Sarcoidosis mimicking metastatic progression of pancreatic neuroendocrine tumor: A case report
Pancreatic neuroendocrine tumors (PNETs) account for less than 5% of all pancreatic tumors. PNETs develop from pancreatic endocrine islet cells and have a variable range of malignant potential. These neoplasms tend to have a slower growth rate than exocrine tumors and may remain undetectable for years. Achieving a correct diagnosis and staging is of key importance for the optimal management of the disease and requires experience with the disease, an accurate clinical status evaluation and a critical interpretation of the radiological findings derived from morphological and functional imaging techniques as well as an integrated multidisciplinary approach. The possibility that some clinical data and radiological findings encountered during the diagnostic and staging procedures may not be related to PNETs but to concomitant clinical conditions should always be taken into consideration. This is mandatory as an incorrect stadiation may lead to patients’ mis-management.Patient concerns:
We report the case of a 34-year-old female, with a past medical history of idiopathic acute pancreatitis, presenting with a severe upper abdominal pain, steady and radiating to the back.Diagnoses:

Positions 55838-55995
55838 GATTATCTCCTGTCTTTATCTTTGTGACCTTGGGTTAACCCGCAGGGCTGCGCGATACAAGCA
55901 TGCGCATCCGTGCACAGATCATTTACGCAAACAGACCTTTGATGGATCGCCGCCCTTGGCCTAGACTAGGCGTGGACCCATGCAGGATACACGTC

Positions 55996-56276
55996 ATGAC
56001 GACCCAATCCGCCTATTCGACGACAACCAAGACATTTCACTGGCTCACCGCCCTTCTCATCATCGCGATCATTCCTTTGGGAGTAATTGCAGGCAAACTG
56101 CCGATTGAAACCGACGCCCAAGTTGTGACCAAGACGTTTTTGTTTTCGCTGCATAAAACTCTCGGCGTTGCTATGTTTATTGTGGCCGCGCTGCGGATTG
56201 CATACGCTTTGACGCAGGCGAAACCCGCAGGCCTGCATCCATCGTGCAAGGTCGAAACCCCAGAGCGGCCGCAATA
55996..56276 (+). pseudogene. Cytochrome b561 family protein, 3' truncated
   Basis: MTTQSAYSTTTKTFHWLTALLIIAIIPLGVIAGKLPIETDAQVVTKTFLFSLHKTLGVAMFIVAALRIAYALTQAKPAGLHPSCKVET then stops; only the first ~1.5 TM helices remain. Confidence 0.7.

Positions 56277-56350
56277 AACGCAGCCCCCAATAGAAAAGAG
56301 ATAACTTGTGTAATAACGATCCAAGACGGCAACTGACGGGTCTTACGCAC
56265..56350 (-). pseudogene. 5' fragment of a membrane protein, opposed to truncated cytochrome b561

Initial investigations incidentally detected a nonfunctioning pancreatic neuroendocrine tumor (NF-PNET) of intermediate grade G2. Subsequent investigations aimed at determining a correct tumor staging showed a negative indium-111- OctreoScan but an increased 18F-labeled fluorodesossiglucose (18F-FDG) uptake in multiple bilateral nodules in the lungs and in 1 nodular lesion located in the right gluteal subcutaneous tissue. An early tumor progression of a G2 NF-PNET that had to be treated with chemotherapy was suspected.Interventions:
The histological examination of the gluteal subcutaneous nodule showed noncaseating granulomas, disproving the initial clinical suspect and allowing the diagnosis of active sarcoidosis in the G2 NF-PNET patient.Lessons:
A misdiagnosis and a consequent therapeutic mismanagement were avoided with the support of an integrated multidisciplinary team.